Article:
De­valu­ing cray fish­ers’ liveli­hoods

The West Australian - - LETTERS -

I agree with the re­cent com­ments by Pro­fes­sor Jes­sica Meeuwig, in­au­gu­ral di­rec­tor of The Cen­tre for Ma­rine Fu­tures at the Univer­sity of WA, that in­creas­ing the cray­fish quota to 8000 tonnes is a cava­lier ap­proach.

She noted the breed­ing stocks that are cur­rently re­ported to be low in some ar­eas of the coast would be af­fected.

Why would the Min­is­ter of Fish­eries Dave Kelly threaten an al­ready frag­ile in­dus­try?

The com­mer­cial West Coast Rock Lob­ster (Man­aged) Fish­ery was the first in the world to be ac­cred­ited by the Ma­rine Ste­ward­ship Coun­cil as an eco­log­i­cally sus­tain­able fish­ery, a ma­jor achieve­ment.

The in­dus­try con­trib­utes $28 mil­lion to the econ­omy, with a gross value prod­uct of $500 mil­lion.

Na­tion­al­is­ing this or any in­dus­try is a sov­er­eign risk and will po­ten­tially de­value a valu­able as­set.

We need to ask our­selves, is this what we want our rep­re­sen­ta­tive’s to leg­is­late on our be­half ?

There are at least four gen­er­a­tions of fam­i­lies in WA who started the cray­fish­ing in­dus­try.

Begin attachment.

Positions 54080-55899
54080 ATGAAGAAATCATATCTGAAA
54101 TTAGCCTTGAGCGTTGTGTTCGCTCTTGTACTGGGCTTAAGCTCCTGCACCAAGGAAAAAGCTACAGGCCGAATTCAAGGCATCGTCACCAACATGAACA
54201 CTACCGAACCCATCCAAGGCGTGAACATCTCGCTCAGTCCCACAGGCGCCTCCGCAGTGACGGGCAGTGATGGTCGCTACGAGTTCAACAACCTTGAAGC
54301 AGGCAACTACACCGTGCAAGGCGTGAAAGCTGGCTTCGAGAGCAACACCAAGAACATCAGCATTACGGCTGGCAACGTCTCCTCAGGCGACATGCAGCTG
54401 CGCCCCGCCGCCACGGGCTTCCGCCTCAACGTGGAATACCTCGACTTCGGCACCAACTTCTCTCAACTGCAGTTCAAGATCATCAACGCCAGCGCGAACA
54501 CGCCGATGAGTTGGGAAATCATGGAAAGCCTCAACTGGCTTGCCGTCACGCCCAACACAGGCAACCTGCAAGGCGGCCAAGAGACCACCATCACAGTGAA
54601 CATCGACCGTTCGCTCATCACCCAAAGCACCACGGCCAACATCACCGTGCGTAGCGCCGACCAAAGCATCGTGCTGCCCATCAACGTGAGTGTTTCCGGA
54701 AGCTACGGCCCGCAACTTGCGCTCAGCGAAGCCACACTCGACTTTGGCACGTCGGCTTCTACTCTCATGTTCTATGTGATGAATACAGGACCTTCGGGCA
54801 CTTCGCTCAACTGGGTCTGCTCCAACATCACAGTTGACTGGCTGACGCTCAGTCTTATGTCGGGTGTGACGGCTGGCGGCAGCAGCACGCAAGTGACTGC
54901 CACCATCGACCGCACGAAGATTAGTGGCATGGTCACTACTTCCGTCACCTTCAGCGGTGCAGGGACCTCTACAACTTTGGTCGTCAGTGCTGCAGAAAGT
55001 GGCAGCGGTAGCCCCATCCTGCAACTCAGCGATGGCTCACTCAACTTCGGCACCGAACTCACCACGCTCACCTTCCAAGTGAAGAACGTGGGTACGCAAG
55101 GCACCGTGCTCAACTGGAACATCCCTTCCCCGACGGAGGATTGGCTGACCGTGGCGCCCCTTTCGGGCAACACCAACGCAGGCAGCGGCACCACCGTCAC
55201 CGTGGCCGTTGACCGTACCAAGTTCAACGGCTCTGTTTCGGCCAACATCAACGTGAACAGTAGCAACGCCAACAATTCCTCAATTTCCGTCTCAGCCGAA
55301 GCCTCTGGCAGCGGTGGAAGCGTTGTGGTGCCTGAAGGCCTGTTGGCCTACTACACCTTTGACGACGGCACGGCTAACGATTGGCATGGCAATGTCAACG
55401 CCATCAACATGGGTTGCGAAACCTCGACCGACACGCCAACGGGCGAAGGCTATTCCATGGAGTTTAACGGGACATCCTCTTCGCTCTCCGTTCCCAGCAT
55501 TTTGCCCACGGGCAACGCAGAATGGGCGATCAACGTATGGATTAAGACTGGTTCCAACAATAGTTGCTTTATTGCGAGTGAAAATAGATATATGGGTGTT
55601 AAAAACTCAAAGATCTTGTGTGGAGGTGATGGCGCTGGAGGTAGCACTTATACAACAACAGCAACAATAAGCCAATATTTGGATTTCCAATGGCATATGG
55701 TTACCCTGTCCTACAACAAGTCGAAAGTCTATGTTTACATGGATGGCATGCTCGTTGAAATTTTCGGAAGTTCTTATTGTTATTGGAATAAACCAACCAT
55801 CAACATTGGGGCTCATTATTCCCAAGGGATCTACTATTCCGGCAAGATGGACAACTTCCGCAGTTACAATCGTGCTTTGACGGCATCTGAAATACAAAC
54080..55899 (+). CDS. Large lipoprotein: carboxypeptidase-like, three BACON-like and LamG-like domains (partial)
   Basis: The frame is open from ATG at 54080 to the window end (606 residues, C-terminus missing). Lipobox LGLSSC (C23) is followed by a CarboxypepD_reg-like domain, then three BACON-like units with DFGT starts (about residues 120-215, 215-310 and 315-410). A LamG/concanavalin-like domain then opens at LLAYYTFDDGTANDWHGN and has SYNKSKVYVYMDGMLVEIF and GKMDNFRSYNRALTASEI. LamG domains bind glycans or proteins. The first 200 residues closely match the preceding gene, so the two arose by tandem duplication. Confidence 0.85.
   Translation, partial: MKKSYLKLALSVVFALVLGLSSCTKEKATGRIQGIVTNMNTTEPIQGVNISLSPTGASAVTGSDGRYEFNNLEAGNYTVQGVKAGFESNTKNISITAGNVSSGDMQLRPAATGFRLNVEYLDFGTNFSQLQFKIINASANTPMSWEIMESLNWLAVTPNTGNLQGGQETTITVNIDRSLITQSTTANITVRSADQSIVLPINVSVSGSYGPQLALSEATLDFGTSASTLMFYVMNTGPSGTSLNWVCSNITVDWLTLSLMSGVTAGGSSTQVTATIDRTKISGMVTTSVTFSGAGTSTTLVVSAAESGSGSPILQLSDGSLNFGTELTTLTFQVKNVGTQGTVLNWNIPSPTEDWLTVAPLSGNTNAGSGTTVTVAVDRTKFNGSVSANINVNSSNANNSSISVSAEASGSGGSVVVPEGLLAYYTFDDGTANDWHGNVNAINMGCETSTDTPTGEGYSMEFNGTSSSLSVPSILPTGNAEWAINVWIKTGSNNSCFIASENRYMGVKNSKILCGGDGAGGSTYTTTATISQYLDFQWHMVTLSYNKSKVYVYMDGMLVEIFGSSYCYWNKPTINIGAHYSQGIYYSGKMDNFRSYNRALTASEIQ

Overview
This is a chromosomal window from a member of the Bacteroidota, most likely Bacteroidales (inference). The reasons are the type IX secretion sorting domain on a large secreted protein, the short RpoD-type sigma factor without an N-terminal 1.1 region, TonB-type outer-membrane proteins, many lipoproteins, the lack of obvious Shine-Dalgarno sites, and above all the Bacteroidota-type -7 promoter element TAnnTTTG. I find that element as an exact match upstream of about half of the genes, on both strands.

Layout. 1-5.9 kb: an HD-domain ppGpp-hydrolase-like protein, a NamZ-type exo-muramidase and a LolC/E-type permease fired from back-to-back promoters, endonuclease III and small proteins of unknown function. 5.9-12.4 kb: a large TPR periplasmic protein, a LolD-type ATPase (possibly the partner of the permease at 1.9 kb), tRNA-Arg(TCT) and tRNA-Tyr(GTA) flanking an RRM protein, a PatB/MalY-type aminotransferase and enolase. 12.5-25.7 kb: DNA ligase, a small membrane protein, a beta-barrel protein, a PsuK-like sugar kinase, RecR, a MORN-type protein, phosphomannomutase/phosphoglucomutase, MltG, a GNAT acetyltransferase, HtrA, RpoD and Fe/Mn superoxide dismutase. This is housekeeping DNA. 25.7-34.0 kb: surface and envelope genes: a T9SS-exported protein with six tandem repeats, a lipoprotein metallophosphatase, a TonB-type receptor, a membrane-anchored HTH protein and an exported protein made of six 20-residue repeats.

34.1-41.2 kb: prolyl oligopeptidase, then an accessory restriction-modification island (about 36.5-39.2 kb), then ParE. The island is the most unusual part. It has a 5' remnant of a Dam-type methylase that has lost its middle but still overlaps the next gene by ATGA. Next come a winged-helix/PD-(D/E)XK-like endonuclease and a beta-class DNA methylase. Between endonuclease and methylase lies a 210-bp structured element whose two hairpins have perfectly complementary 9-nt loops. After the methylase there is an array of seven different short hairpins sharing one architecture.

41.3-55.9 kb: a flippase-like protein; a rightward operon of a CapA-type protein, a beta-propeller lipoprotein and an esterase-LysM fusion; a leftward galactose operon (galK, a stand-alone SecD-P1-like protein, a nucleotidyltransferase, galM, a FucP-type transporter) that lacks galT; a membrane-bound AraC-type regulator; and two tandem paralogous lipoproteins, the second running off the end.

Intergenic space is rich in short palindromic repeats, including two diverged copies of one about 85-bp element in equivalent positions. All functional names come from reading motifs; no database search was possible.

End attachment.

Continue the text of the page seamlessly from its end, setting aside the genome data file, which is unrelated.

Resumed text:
They lived in poverty to make ends meet, scrimp­ing and sav­ing to meet the de­mands the in­dus­try asked of them.

From those ef­forts we now have a lu­cra­tive and well-man­aged, sus­tain­able in­dus­try. Mr Kelly talks about grow­ing the in­dus­try. Na­tion­al­is­ing it is not the way for­ward.

To this date, the in­dus­try has been man­aged pro­fes­sion­ally. The suc­cess of the fish­eries is tes­ta­ment to that. Let us not de­stroy a sus­tain­able en­ter­prise.

Kerri Adams, Fre­man­tle

(Our cor­re­spon­dent’s fam­ily has been in­volved in cray­fish­ing out of Fre­man­tle since 1908).

Pro­fes­sor Jes­sica Meeuwig

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